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User Search Experience (USX): Closing The Gap between SEO and User Experience

Over the course of the last decade, Search Engine Optimisation (SEO) has transformed into what I would consider an adaptive art. In its infancy, SEO emphasised the use of singular keywords, content created for search engines, spammy links and keyword stuffing.

But since its inception, SEO has evolved and transformed into a scientific art, supported by rapid change in organic search trends and spontaneous Google Algorithm updates. And with each update, SEO efforts have needed to be more geared toward leveraging and improving elements of user experience (UX) to provide more user-centred results.

I know what you’re thinking: SEO and UX are two independent practices with opposing approaches to problem solving. SEO specialists optimise websites with the aim of gaining higher website rankings on search engine results pages while UX designers work to optimise websites to create great experiences for the end-user.

But have you considered that they share the same goal? Identify the problem a user is experiencing and find a way to solve it. This shared goal has become more evident in the overlap between certain elements found in both practices which allow them to work in unison:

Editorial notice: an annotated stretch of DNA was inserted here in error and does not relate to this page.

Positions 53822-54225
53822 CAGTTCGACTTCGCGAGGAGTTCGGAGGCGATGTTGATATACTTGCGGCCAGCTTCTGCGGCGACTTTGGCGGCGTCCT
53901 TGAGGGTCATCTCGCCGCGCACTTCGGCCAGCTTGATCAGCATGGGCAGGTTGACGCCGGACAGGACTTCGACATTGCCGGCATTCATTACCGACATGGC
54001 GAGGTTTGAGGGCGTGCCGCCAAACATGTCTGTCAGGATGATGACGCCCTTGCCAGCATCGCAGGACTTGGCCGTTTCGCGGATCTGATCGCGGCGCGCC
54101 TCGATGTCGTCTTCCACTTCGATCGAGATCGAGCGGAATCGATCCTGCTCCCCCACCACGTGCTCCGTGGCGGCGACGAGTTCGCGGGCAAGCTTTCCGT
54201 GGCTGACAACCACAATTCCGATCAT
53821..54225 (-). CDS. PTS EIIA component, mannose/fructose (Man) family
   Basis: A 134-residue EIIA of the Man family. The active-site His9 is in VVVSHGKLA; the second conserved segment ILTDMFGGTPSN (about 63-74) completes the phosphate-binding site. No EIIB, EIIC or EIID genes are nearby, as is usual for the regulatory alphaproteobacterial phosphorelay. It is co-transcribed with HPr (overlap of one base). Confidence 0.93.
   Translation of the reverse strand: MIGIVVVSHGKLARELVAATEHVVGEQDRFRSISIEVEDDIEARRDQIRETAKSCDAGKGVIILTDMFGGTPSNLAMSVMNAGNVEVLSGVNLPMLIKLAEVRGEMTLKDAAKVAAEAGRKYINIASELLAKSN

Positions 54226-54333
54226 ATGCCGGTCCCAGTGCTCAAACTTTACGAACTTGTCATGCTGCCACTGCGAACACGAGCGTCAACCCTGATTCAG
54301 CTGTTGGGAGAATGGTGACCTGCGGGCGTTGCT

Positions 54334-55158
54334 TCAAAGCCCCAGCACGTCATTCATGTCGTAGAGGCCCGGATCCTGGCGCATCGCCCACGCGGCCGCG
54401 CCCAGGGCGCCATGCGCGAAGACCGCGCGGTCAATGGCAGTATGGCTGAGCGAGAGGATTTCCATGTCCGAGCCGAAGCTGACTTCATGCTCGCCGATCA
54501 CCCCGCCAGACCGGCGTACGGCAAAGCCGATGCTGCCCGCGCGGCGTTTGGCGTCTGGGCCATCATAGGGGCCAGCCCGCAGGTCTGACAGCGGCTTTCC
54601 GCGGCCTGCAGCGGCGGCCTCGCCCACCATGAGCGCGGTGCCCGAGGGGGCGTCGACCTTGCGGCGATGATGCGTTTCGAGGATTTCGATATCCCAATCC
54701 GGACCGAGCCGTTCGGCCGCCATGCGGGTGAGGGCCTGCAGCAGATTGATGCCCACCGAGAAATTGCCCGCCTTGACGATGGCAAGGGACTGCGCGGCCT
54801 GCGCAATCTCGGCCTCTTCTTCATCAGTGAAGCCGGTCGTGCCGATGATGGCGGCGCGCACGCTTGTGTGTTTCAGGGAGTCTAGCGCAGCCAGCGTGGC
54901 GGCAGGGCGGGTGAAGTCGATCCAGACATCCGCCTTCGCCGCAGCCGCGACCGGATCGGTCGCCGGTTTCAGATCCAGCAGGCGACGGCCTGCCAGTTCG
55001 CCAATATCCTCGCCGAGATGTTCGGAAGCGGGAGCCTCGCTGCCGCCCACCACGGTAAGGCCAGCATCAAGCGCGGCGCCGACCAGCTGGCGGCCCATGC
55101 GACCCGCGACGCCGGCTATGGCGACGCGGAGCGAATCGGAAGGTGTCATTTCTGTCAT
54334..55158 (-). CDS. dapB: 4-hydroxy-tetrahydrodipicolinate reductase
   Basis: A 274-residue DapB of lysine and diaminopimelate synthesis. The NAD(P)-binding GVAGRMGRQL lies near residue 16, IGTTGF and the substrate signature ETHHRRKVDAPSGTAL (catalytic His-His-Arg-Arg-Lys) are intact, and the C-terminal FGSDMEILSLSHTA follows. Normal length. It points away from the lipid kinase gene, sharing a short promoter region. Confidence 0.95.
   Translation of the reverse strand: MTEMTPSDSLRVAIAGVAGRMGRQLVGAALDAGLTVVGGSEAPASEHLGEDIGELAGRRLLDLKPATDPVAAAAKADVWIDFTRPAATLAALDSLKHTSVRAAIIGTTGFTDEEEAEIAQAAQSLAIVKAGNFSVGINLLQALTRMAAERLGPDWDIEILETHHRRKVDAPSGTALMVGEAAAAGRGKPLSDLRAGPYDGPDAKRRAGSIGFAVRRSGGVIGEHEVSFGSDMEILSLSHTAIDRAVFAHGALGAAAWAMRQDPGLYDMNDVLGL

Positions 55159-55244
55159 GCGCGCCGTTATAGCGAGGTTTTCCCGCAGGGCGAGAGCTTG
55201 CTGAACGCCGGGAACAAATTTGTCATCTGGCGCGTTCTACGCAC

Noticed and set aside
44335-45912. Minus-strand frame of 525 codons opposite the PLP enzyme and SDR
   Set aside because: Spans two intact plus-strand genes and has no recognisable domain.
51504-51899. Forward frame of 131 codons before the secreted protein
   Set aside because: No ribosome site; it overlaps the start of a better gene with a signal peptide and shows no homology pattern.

1. Search Intent

An increasingly crucial aspect in both the SEO and UX landscape is search intent, also known as user intent. It is a search user’s main goal – the why behind their query; why did they make the search? Are they looking for a solution to a problem?

It is better understood by the concept: Do-Know-Go, which plays a role in the type of results delivered to searchers.

Transactional (Do)

The searcher wants to convert and knows where they want to do it. However, this intent is not limited strictly to purchases – these users also look to complete actions.

Informational (Know)

The searcher wants to know something. They have a specific question which they want answered, and often want to learn something or to conduct research.

Navigational (Go)

Typically associated with branded queries. The searcher has a specific website in mind and is simply using a query to navigate to the relevant site.

Once you understand the search intent behind the query, you will be able to craft content that answers the intent. Content delivery goes far beyond text: users want to be engaged and by using snippets, visual elements, podcasts and presentations, you may just set yourself apart from your competitors.

2. Clicks

You’ve understood the intent behind the search query, you’ve created engaging, relevant content and you are gaining ranking. But are you earning the clicks?

A common SEO misconception is that it’s all about rankings. The truth is that, while clicks are important, they mean nothing if the search listing doesn’t capture a search user’s attention.

So, how do we capture a search user’s attention at the search engine level? Using encouraging language that gives searchers more of a reason to click your result. Using this tactic is more likely to improve click-through rates while decreasing bounce rates.

Title Tags